During the Malla period, notable pagoda-style temples were constructed in Nepal, some of the Prominent of such Uniquely constructed Temples are the Taleju Bhawani Temple of Kathmandu and Bhaktapur and the Nyatpole Temple of Bhaktapur.

Taleju Bhavani, the goddess of the Malla kings, was initially established in Bhaktapur. King Ratna Malla of Kantipur later established Tulja Bhavani near his palace. King Mahendra Malla of Kantipur built a grand pagoda-style temple for Taleju.

Nyatpole, a five-storied temple built by Bhupatindra Malla in Bhaktapur, is renowned in the Newari language as Nyat Pau (Nyatpole). While it has five floors, the most significant part is the lower section where the goddess idol is enshrined.

Changunarayan, mentioned in the various Inscriptions of the Lichhavi period, underwent restoration during the Malla period. Maharani Bhuvanalakshmi is believed to have renovated this temple. Another notable pagoda-style temple is the Aradhyadev Pashupati Temple, situated on the banks of Bagmati. Although it has an ancient history, it is thought to have been built by King Dharmadatta(mythical) and later restored by Queen Gangarani.

The Shikhar-style stone temple of Patan (Krishna Mandir), built by Siddhi Narsingh Malla, stands as a unique example of Malla period architecture. With twenty-one pillars resembling small domes attached to a large hill, it is called the Shikhar style. Other Shikhar style temples include Brahma in Pashupatinath, Vatsaladevi temple in Bhaktapur, Shiva temple in Indrachowk in Kathmandu, and Lho Deval in Kirtipur.

Although there are no prominent temples built in the Mughal style during the Malla period, Rani Vrishabhanukumari of Tikamgarh constructed a palace expansion in 1968. This palace, built by King Siddhi Narsingh Malla of Lalitpur, features Narasimha, Panchmukhi Ganesha, and Hanuman statues on the right and left sides of the golden gate.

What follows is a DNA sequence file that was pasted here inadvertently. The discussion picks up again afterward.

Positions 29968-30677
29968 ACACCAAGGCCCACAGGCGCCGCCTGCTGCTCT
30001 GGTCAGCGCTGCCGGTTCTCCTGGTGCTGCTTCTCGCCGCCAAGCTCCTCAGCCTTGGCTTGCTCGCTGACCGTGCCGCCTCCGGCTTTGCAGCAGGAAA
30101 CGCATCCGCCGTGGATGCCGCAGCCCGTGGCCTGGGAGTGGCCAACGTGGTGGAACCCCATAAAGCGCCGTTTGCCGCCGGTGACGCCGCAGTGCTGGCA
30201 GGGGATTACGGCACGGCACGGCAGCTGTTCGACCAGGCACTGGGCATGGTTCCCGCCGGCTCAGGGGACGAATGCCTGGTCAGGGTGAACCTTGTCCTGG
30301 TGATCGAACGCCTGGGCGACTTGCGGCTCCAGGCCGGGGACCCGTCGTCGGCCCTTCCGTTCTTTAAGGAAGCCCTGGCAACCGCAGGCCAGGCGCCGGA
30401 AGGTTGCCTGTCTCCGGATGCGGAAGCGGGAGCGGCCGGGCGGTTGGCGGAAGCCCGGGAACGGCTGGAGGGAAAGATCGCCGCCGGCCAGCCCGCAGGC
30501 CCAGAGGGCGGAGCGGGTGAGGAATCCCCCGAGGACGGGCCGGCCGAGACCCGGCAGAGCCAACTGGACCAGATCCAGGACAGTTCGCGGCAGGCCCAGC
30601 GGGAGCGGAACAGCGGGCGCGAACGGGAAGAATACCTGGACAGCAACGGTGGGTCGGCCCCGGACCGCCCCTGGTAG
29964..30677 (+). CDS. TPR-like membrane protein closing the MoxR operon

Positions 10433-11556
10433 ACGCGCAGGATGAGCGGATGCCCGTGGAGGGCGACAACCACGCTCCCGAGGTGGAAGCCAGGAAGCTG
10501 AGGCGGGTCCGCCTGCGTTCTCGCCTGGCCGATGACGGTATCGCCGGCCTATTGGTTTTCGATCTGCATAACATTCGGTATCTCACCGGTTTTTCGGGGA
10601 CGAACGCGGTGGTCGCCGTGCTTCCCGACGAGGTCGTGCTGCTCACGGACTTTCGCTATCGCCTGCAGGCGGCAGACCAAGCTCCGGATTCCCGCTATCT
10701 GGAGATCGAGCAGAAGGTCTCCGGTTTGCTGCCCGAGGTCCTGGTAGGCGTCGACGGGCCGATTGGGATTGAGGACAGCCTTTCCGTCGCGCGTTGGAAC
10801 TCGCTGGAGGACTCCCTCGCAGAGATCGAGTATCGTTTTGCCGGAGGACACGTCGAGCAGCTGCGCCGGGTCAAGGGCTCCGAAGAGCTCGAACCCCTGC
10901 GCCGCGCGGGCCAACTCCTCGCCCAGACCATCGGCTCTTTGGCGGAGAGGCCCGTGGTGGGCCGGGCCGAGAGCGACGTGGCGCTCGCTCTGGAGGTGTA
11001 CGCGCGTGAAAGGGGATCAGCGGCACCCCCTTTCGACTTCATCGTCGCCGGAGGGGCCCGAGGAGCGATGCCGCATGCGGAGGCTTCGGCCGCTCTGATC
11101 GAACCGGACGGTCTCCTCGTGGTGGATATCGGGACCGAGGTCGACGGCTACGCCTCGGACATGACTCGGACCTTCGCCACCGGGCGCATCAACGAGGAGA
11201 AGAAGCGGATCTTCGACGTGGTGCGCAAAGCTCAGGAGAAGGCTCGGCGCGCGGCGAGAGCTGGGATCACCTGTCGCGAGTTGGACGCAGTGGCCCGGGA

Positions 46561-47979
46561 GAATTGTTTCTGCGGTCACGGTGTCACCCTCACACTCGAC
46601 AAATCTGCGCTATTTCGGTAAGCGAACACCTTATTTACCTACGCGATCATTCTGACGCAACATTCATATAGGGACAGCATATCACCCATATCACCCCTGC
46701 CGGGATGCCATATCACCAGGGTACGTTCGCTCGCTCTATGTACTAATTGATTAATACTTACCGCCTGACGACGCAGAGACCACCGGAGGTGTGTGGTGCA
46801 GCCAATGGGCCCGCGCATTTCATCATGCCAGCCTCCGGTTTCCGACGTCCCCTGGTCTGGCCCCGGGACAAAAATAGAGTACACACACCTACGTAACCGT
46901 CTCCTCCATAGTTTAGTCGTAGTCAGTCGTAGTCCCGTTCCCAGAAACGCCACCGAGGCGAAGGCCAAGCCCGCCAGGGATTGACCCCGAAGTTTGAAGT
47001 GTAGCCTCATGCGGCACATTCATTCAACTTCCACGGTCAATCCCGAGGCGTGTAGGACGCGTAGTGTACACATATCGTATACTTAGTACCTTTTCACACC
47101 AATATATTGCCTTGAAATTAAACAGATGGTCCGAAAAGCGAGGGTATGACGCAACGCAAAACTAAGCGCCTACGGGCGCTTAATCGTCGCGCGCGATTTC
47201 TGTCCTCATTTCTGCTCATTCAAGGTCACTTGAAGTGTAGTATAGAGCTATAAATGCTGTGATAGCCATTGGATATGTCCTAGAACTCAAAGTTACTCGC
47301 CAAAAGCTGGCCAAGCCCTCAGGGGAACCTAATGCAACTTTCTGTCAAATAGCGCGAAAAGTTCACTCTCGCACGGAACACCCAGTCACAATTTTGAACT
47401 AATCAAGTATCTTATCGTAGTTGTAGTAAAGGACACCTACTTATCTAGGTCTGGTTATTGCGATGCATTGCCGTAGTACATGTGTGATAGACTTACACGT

The Tripura Royal Palace, located in Bhaktapur, is described by Dr. Purushottam Lochan. It includes a temple of Karmacharyas in Sukuldhoka village, featuring the Tripura Sundari Devi temple with three golden Gajurs, a thirty-five feet high chowk, Peetha, and Chotol. The temple’s main door is adorned with two inscriptions, one from 1410 A.D.) and another added during the temple’s restoration in 1554 A.D. Tripura Royal Palace was considered a place of Tantric learning.

The Tripura Royal Palace existed until the reign of Rayamalla, after which it was destroyed. According to Gopal Raja Bansawali, this palace was a continuous structure with bastions on each floor, divided into three squares.

Literature flourished during the Malla Dynasty, with numerous books and literary works written during that period. The scholars and kings of the Malla era made unforgettable contributions to storytelling, poetry, drama, philosophy, and more. Notable kings like Jayasthiti Malla, Pratap Malla, Siddhinarsimha Malla, Srinivasa Malla, Jagajjorti Malla, Jagat Prakash Malla, Jitamitra Malla, Bhupatindra Malla, and Ranjit Malla played a significant role in the literary field.

Festivals of Medieval Society  

Ghanta Karna : This festival aimed to appease deities and prevent diseases. It was believed that illnesses were caused by ghosts and divine disasters. The festival involved burning logs outside towns and villages to ward off these supernatural influences. In the present day, it is celebrated by hanging three reeds in the shape of a triangle and collecting money. However, during the Malla period, it involved cleaning houses, feasting, and collecting taxes.